Go behind the scenes in The City of London as new exhibition Unseen City opens at the Guildhall Art Gallery.
You’ll know of the purposeful pomp of The City of London, but have you ever thought about what goes on behind the scenes?
“This major exhibition opens up the City of London in a way never before seen,” said Katherine Pearce, curator at the Guildhall Art Gallery.
“Martin Parr’s photographs allow everyone – both from outside and within the City – an unprecedented behind-the-scenes view into this ancient and dynamic place.”
Parr was first recognised for his black-and-white photography in the north of England and later became knoew for his lurid hypereal photos of Brighton in the ’80s. He’s always been good at capture his subjects at their most intimate.
“There are all kinds of things happening in the City that most people won’t ever come across,” said Pearce, of the Guildhall Art Gallery’s first major exhibition.
“Parr reveals the ‘unseen’, literally and metaphorically. He pays attention to detail and spots things that make you think again about what you’re seeing.”
Visitors will get a glimpse into some of the traditions and oddities that have taken place for hundreds of years, as well as new views of private ceremonies, Banquets and behind-the-scenes moments.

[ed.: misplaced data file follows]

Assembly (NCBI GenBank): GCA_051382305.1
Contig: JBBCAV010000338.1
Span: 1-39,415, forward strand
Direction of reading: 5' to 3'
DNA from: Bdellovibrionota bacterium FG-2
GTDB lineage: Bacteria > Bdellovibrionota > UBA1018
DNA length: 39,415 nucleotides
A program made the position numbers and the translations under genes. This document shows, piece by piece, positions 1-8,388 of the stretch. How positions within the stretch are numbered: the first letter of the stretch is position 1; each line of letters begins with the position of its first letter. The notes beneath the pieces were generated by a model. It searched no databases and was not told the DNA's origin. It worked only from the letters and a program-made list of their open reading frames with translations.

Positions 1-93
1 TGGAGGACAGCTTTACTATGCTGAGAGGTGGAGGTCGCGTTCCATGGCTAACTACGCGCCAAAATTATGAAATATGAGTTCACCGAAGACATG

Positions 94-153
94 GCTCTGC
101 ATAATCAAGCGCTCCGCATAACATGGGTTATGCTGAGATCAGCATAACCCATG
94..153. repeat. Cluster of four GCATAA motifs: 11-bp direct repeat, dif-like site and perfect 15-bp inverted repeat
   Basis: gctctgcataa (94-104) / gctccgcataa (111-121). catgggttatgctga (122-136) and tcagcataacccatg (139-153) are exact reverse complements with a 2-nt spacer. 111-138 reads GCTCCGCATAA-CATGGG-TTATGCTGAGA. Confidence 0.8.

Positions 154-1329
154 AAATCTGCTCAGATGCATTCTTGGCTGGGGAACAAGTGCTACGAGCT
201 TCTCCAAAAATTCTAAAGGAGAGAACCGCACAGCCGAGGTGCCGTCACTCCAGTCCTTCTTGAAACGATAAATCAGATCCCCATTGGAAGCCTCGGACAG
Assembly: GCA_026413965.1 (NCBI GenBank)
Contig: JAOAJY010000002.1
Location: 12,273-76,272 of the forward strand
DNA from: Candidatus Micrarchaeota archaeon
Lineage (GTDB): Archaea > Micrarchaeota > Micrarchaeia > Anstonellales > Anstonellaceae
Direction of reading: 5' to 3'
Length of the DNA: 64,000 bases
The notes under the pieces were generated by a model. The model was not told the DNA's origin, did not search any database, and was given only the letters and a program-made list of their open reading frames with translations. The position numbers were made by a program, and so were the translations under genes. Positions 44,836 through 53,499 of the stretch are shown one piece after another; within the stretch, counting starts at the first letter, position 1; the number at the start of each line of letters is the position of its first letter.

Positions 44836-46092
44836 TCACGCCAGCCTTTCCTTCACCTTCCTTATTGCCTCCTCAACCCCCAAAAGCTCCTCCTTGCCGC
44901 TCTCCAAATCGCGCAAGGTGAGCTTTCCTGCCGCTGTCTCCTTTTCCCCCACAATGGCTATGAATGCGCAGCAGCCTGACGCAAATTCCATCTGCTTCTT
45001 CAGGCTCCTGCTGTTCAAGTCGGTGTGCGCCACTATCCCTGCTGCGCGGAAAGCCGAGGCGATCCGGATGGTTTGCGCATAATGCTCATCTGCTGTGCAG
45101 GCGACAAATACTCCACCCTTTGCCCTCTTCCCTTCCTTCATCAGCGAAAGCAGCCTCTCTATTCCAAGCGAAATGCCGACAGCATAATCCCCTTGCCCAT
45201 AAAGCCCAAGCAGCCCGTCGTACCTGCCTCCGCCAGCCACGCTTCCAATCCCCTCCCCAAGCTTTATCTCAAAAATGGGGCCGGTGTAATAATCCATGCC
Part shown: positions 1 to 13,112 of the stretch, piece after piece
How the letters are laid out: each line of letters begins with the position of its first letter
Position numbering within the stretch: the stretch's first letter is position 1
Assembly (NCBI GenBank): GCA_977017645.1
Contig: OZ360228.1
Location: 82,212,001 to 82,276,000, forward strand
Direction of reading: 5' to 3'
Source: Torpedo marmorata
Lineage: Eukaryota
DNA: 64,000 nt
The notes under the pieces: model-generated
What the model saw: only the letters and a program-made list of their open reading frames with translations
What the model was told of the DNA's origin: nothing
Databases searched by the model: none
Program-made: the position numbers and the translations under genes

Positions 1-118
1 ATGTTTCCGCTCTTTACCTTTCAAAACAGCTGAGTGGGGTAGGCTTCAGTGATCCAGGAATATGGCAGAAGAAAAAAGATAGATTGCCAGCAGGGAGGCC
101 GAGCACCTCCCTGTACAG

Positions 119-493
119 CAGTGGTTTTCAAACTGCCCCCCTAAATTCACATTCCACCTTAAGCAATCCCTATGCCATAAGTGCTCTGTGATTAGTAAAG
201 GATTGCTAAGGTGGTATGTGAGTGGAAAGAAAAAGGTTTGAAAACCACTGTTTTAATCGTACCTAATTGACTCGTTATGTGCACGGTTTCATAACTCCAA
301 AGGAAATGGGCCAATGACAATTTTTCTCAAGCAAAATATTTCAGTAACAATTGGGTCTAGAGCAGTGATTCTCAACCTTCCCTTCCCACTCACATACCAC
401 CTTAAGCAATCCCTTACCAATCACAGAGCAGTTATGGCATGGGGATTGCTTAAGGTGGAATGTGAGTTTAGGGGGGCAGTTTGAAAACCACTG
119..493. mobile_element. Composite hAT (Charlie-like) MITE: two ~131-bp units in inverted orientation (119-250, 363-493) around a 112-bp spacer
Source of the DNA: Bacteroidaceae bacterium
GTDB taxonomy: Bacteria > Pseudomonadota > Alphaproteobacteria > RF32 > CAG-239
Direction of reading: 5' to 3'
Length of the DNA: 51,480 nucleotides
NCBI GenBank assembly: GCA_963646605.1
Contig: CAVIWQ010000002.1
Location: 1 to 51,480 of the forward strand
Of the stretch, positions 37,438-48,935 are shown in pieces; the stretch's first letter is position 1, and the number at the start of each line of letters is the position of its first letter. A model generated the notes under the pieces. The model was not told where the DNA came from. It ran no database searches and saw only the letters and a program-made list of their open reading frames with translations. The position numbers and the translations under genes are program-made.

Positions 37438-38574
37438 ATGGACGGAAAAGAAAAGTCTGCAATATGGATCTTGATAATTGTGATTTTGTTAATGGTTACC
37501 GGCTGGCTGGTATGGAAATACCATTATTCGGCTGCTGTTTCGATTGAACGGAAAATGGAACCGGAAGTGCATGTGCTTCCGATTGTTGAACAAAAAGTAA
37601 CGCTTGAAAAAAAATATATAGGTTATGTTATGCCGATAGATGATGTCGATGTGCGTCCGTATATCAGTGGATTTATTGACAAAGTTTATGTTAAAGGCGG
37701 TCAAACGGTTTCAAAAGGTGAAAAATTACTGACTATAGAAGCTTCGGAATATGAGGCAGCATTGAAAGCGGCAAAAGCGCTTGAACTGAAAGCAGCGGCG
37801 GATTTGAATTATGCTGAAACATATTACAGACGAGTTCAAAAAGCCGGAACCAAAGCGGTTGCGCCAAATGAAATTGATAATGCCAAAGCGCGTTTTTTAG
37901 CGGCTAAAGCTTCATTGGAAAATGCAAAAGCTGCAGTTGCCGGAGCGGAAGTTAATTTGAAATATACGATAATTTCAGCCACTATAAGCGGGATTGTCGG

Above is the Lord Mayor’s sceptre, safely nestled in the Mayoral car on one of its annual outings.
You’ll also get to see some of the people who make up the City including Lord Mayors, City dignitaries, bystanders and even Her Majesty The Queen – AKA ‘The Queen of Technology‘.
Fiona Woolf (pictured above) is photographed as she prepares to be sworn in as only the second ever woman to serve as Lord Mayor. (The first female Lord Mayor was Dame Mary Donaldson, elected in 1983).
Read more: Why Elizabeth II is the Queen of Technology
Martin Parr has been the City of London’s photographer-in-residence since 2013, and in this time has built up an impressive body of documentary work.
Following the exhibition, the Guildhall Art Gallery will acquire 20 of his photos for the contemporary permanent collection which features centuries of works that represent historic and present London.
Kitty Knowles is a Senior Features Writer at The Memo. Kitty previously worked as an online journalist for GQ. She can be found tweeting @KittyGKnowles.